04 September 2010



Chris Tobo

The 12th annual JOMBA! Dance festival kicked off with a bang at the Elizabeth Sneddon Theatre with three performances from Durban choreographers Desire Davids, Sifiso Majola and Vusi Makanya, who all feature as part of the New Works Programme.

The evening began with a thought-provoking address by JOMBA! Artistic Director Lliane Loots, whose speech set the provocative tone for the subsequent performances.

First up was Desire Davids’ intriguingly titled work “Who is This Beneath This My Skin”, a dance theatre experience which turned out to be as much about putting on layers as stripping them away. 

 Mainly set to Liam Magner’s wonderfully twitchy music compilation, Davids as principal performer and choreographer offers a 21st century meta-narrative of the female and the female body which serves as a critique of the way in which individuals are made to fit into neat little packages; a critique which is made literal by the “one size fits all” t-shirt which hangs on the make-shift washing line on the stage.

The piece begins curiously with a box on the stage with a picture of Davids on it, which is then turned to reveal a pupal figure shrouded in a cocoon of bubble wrap. This is followed by the spasmodic emergence of Davids as she moves precariously across the stage to end up on a strip of bubble wrap laid out on the stage beneath washing lines. Her movements oscillate between stiff, mechanical music-box ballerina and wildly organic soul-dance.

Throughout the performance Davids plays around with the notion of putting on and stripping away layers, whether it’s layers of clothing, or the more abstract layering of performance, as she uses projected photographs of herself as well as a live video feed of her performance. The piece culminates in a humorously cheeky moment of defiance which brings a liberating ending to a work which struggles against confinement.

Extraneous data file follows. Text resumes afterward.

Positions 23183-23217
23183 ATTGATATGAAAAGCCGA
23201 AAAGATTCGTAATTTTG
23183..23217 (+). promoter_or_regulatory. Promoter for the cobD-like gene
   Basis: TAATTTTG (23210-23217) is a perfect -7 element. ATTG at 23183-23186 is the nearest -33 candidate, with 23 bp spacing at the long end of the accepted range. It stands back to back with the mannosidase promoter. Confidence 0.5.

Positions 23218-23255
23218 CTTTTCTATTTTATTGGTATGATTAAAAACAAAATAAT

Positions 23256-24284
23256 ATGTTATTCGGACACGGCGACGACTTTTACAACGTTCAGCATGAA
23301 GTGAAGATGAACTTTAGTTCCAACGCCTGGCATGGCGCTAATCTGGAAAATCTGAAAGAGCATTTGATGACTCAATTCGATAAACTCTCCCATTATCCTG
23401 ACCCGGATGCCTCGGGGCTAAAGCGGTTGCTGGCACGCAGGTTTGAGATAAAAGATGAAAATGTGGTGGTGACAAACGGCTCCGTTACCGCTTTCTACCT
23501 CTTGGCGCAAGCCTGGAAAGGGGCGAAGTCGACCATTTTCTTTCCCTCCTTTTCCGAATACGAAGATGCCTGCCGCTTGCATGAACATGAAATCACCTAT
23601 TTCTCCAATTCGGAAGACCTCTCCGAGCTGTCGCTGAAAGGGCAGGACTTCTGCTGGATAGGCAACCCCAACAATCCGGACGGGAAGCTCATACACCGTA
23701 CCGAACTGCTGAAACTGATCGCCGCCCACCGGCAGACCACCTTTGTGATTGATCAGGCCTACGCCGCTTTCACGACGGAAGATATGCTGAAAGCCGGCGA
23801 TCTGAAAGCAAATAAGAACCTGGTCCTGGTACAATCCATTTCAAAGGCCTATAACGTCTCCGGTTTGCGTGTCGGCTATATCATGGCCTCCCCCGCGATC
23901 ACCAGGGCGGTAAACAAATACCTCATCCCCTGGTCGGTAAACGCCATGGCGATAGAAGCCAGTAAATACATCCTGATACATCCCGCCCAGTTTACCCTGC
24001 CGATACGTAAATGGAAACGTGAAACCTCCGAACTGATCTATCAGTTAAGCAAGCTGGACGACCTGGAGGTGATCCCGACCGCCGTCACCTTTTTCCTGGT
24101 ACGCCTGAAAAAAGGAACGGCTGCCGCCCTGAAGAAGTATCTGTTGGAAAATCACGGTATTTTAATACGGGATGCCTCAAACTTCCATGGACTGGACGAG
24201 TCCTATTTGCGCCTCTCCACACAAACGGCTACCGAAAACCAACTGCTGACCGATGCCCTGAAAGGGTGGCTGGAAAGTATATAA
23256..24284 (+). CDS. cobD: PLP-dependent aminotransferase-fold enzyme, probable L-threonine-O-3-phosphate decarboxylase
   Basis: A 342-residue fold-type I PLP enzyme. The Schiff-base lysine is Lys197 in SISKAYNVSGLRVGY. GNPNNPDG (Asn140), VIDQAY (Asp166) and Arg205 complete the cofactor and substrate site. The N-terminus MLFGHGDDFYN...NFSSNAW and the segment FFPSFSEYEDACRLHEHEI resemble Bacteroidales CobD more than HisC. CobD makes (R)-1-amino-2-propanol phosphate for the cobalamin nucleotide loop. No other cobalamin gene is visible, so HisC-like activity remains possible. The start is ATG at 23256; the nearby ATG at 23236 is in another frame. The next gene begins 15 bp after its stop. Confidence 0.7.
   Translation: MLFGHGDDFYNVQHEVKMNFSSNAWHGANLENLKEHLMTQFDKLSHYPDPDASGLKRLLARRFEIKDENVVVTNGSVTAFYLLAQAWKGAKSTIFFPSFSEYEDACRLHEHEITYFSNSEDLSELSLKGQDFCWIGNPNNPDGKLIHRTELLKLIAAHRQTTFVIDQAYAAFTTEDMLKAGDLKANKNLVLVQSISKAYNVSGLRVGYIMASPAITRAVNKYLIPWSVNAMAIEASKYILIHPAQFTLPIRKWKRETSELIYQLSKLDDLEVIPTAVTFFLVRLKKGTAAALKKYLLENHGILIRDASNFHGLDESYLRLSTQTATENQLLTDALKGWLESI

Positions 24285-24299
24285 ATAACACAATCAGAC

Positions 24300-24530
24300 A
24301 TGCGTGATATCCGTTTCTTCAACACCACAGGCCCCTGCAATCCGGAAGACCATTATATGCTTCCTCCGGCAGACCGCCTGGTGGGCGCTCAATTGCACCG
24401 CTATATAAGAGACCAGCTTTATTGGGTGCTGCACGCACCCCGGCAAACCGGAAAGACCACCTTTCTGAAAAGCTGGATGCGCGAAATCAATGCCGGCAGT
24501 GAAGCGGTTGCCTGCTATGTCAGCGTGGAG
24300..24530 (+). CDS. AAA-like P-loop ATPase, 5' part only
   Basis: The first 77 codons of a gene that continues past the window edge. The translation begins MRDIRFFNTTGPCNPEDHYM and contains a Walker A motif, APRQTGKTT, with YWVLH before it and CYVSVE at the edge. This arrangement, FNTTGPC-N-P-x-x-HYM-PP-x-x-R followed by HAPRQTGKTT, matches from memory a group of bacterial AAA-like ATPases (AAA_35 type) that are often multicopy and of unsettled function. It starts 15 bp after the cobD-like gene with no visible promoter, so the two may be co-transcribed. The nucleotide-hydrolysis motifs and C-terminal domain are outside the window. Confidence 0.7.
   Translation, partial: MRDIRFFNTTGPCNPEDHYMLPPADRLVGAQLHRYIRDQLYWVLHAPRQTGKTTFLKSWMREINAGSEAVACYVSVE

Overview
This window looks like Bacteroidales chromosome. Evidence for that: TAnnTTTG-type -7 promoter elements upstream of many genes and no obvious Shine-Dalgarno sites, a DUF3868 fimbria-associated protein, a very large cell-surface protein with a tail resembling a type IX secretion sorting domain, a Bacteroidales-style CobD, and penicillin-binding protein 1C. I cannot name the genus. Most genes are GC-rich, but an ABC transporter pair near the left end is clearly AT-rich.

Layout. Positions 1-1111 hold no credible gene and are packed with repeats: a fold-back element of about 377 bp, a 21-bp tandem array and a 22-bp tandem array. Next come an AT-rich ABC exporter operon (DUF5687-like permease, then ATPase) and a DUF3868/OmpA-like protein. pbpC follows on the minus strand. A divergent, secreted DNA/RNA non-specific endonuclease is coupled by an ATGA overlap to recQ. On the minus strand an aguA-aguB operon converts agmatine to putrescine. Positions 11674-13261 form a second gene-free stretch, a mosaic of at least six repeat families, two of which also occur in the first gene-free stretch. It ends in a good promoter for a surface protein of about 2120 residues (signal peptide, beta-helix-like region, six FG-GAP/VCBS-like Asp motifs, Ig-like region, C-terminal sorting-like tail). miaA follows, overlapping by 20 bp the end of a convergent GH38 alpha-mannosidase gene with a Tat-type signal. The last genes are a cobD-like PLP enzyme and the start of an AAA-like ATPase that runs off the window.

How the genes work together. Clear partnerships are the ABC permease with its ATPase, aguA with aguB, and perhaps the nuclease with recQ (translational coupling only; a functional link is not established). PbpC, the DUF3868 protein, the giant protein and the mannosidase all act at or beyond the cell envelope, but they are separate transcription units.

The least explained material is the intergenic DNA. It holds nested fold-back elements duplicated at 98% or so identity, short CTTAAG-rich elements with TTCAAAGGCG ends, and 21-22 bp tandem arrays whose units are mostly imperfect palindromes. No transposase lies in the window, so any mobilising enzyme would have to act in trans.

The following performance, Sifiso Majola’s “I thank you” was a less extravagant affair, but carried an emotional weight of a very personal artistic statement. Majola was joined on the stage by Siyabulela Mbambaza in a performance that was as honest as it was commanding. The slow, deliberate rhythms of their movement were punctuated by sudden bursts of energy. The photograph projections foregrounded the autobiographical impulse of the work, as photographs from the Majola’s personal history were used. The fact that he felt the need to speak to the audience directly reinforced the personal statement that he was trying to make.

The final performance of the night, Vusi Makanya’s “God’s unspoken words” was arguably the most exuberant, as it was tinged with a religious fervour that seemed to electrify his performers, who were all from his Dusi Dance company. As a piece about the triumph of faith in a religiously segregated community, the religious garments suspended over dancers’ vigorous bodies worked tremendously well. They seemed to serve as a reminder of the emptiness inherent in the material representations of faith, while the dancers’ working bodies underscored the importance of individual faith.

1 comment:

Anonymous said...


Jomba! Contemporary Dance Experience